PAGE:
Brigid Bergin, Reporter
Brigid Bergin is the City Hall and politics reporter for WNYC.
President Barack Obama arrived in New York City Monday and his first stop was the campus of his alma mater - Columbia University - where he addressed some 600 women graduating from Barnard College, the university's liberal arts college for women.
The speech, which Obama gave from Columbia's south lawn under strict security, marks the only undergraduate commencement address the president will deliver this year.
He will also speak at Joplin High School in Joplin, Missouri, and at the Air Force Academy in Colorado Springs, Colo. But in a campaign season punctuated by debates over women’s issues – from reproductive health to what defines “work,” the choice to speak at Barnard is seen by many as symbolic. Obama did not shy away from those topics.
"As young women, you’re also going to grapple with some unique challenges," he told the assembled graduates. "Like whether you’ll be able to earn equal pay for equal work; whether you’ll be able to balance the demands of your job and your family; whether you’ll be able to fully control decisions about your own health."
For most of the academic year, the college had no inkling that the president was an option for a graduation speaker.
“It was really kind of out of the blue, in fact it was totally out of the blue,” said Debora Spar, president of Barnard College and a political scientist by training. “We just received a phone call, unprompted by us on February 29th, asking if President Obama could give our commencement address.”
That date also happened to be the day when conservative talk-radio host, Rush Limbaugh, called Georgetown Law School student Sandra Fluke a “slut” after she testified on Capitol Hill in support of birth control access. The school had originally scheduled New York Times executive editor Jill Abramson, who agreed to step aside given the president’s request.
While the call was a surprise, Spar doesn’t think the president’s decision was coincidental given that women’s issues, “clearly, somewhat shockingly, have been a major policy discussion this year.”
She hoped Obama uses the opportunity to offer her young grads, “words of encouragement, words of inspiration, support for women’s issues, support for reproductive rights, in addition to the general things,” said Spar, like “words of advice of what you should do when you wander out there into the real world.”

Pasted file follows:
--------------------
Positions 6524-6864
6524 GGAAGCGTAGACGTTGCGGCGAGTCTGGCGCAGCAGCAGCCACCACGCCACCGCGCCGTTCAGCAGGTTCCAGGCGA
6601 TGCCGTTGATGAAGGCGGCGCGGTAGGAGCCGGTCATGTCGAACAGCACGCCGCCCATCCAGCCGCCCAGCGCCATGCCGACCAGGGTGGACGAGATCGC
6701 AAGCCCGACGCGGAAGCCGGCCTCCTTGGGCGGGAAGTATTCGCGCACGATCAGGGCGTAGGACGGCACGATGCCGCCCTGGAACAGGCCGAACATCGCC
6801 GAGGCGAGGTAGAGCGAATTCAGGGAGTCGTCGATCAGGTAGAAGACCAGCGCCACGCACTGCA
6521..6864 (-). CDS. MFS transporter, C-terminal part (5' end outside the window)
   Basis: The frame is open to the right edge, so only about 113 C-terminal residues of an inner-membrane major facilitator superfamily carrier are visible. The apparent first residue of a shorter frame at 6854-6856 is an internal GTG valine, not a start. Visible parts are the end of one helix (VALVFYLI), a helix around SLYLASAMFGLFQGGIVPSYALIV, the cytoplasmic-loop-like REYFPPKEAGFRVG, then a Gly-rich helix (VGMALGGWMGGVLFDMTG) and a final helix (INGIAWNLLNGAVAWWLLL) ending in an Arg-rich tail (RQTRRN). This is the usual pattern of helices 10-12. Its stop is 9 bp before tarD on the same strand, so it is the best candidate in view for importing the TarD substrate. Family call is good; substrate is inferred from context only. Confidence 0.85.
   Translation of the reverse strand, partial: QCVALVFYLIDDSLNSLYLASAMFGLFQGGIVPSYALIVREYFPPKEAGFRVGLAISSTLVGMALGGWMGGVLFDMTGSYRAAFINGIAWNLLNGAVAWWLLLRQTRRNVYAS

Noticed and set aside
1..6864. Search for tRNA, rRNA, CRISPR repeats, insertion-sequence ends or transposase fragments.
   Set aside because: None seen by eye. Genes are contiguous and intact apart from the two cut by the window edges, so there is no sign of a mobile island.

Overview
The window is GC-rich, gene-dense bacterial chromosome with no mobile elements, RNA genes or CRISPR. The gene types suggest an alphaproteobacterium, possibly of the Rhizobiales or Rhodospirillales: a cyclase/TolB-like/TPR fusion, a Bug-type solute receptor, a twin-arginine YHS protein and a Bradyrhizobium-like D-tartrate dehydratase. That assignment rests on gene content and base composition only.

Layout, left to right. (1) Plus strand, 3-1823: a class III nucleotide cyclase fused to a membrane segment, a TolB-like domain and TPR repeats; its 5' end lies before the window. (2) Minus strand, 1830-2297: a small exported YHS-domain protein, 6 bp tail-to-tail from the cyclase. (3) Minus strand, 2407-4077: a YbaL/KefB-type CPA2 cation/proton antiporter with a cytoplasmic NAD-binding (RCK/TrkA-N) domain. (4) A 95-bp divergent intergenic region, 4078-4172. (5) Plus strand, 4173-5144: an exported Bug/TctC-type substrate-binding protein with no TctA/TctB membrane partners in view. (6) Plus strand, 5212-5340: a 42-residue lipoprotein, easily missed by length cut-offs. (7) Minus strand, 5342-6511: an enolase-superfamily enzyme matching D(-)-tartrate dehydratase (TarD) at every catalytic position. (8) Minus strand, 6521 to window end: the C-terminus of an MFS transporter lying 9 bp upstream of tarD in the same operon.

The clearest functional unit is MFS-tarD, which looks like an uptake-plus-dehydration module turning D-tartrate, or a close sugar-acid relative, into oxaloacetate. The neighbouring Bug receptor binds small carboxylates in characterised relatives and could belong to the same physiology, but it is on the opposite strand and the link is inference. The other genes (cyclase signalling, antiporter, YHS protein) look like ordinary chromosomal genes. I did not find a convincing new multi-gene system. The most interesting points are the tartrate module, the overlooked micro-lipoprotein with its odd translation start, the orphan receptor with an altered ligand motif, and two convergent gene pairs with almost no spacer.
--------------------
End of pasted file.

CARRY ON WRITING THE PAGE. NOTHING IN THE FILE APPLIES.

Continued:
Most of the president's address set politics aside - he asked that this generation of graduates step up to lead the country.
"My first piece of advice is this: Don’t just get involved. Fight for your seat at the table. Better yet, fight for a seat at the head of the table," he said. "Our founders understood that America does not stand still; we are dynamic, not static. We look forward, not back. And now that new doors have been opened for you, you’ve got an obligation to seize those opportunities."
Before Jessica Blank, 22, wanders into that real world she has one major hurdle to cross. She’s also speaking at graduation. The political science major, who will leave Barnard for a leadership training program at Gannett, said while her friends are excited about the president’s speech, she’s having an “out-of-body experience.”
“Speaking in front of thousands of people is hard enough,” said Blank. “But every time I thought my speech was near done, the thought that would come into my head was, 'President Obama is going to be there - do you really think it's that good?”
Blank said one of her earliest memories at Barnard was heading down from the Morningside Heights campus to Times Square on election night in 2008 to celebrate Obama’s win.
The news that Obama opted to speak at Barnard’s graduation, as opposed to his own Columbia College, did ruffle some student feathers.
“Obviously, we respect that he’s speaking at a Columbia affiliated institution,” said Nashoba Santhanam, 21, a junior at Columbia College and president of the Columbia College Republicans. “It does seem to me that Barnard was chosen for political reasons,” adding that some felt it was a “snub” to Obama’s alma mater.
Barnard did hold a lottery to allow several hundred students from other schools at Columbia to attend the president’s speech.
Santhanam said he expects the president will talk about “the student loan code and gay marriage,” but wishes he’d talk about, “what the job situation is for people who are graduating from college.”
The president addressed his recent position in support of same-sex marriage. Before last week’s announcement, Barnard had already planned to award an honorary medal the Evan Wolfson, the founder of the same-sex marriage advocacy group, Freedom to Marry.
"Whenever you feel that creeping cynicism, whenever you hear those voices say you can’t make a difference, whenever somebody tells you to set your sights lower -- the trajectory of this country should give you hope," the President said. "That’s how we achieved women’s rights. That's how we achieved voting rights. That's how we achieved workers’ rights. That's how we achieved gay rights. That’s how we’ve made this Union more perfect."
Barnard president Debora Spar said given the president’s news, the pairing was really exciting, “so we will have on stage the guy who spent all of his career pushing for the rights of gay couples to marry four days after the President has endorsed that.”
After the graduation, the president will attend a fundraiser targeting the gay and Latino community at the Rubin Museum of Art hosted by Ricky Martin.